With jobs scarce in South Korea, more women were turning to prostitution, said University of Auckland Korean studies senior lecturer Changzoo Song.
Immigration New Zealand confirmed that in the 12 months to November, 13 South Korean people were refused entry at the border after being assessed as being likely to be travelling here to work in the sex industry. This was up from 10 in the same period last year.
” … prostitution is considered extremely shameful in Korea,” said Dr Song. “For Korean women who become prostitutes, they preferred to travel overseas to work so as not to lose face or bring shame to their families.”
Under the Prostitution Reform Act 2003, only New Zealand citizens and residents can work in the sex industry. Of the 42 foreign nationals on temporary visas found working as sex workers in the last financial year, 18 were from China, 14 from Hong Kong, three from Taiwan and one was from South Korea.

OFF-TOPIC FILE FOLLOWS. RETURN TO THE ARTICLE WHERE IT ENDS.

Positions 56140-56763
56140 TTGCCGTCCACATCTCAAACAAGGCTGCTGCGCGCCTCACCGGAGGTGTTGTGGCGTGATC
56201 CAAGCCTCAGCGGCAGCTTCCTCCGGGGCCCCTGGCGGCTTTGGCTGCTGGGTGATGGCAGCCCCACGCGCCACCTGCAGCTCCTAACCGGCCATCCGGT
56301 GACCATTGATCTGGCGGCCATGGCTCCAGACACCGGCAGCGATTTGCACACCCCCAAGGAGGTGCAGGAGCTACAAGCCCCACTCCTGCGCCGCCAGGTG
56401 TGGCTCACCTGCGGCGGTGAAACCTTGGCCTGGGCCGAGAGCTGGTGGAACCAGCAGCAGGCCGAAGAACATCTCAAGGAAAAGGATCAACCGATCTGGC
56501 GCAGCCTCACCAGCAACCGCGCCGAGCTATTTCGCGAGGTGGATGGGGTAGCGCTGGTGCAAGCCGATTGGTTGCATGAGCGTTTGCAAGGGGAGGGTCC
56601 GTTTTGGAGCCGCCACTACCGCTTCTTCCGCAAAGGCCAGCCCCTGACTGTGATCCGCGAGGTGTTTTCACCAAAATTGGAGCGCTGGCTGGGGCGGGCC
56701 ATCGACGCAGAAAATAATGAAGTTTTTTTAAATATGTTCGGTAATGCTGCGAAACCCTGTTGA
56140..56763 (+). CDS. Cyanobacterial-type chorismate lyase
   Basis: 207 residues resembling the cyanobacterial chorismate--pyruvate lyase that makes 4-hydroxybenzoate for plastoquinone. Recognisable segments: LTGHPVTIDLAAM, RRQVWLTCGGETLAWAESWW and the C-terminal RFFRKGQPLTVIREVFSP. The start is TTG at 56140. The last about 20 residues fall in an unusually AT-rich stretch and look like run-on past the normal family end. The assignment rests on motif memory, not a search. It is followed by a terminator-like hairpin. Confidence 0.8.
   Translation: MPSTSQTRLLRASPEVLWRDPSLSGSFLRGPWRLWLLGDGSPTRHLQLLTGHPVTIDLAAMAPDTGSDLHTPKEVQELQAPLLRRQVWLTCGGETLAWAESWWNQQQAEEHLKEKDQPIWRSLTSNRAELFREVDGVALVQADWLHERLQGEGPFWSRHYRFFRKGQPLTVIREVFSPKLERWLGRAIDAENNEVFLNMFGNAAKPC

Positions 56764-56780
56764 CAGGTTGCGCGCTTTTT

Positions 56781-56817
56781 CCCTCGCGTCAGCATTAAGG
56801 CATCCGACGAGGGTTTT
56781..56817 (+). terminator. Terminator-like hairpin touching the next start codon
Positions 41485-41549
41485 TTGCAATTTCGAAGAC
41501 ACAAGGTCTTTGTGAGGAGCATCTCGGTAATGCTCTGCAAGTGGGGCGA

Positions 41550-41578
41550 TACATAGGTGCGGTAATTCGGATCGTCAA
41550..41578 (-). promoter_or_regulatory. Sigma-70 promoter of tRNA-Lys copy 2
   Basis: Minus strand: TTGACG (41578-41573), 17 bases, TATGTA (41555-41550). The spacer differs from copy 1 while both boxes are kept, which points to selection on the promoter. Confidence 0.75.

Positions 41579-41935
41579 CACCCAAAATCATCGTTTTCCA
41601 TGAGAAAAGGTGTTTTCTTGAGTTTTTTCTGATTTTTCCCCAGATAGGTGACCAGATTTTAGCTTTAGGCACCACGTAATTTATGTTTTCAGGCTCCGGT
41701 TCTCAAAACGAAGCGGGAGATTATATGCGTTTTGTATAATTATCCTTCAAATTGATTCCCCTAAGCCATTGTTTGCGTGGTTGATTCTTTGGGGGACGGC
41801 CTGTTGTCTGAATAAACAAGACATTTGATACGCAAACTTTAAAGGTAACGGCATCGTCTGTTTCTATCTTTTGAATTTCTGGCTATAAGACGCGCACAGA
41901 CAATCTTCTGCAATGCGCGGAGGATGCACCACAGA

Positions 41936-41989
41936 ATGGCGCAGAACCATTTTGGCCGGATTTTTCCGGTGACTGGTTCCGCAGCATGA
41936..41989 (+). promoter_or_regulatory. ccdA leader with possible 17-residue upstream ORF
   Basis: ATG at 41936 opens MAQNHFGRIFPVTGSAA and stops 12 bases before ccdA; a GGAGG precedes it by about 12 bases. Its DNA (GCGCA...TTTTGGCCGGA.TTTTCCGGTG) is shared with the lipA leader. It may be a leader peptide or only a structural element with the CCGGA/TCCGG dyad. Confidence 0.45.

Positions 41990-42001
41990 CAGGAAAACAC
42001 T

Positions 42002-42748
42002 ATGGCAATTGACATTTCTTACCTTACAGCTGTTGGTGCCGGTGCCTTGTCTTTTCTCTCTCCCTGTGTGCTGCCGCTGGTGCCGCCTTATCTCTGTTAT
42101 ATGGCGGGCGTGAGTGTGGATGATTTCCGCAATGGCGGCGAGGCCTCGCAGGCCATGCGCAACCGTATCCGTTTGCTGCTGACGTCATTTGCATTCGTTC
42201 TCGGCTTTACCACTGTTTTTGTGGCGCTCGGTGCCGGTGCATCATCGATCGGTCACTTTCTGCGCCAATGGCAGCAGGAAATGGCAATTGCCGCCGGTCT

But in the past three months, at least six South Korean nationals were found to be working unlawfully in the local sex industry.
“Australia used to be a popular choice, but recent campaigns and crackdown may have put them off going there,” added Dr Song.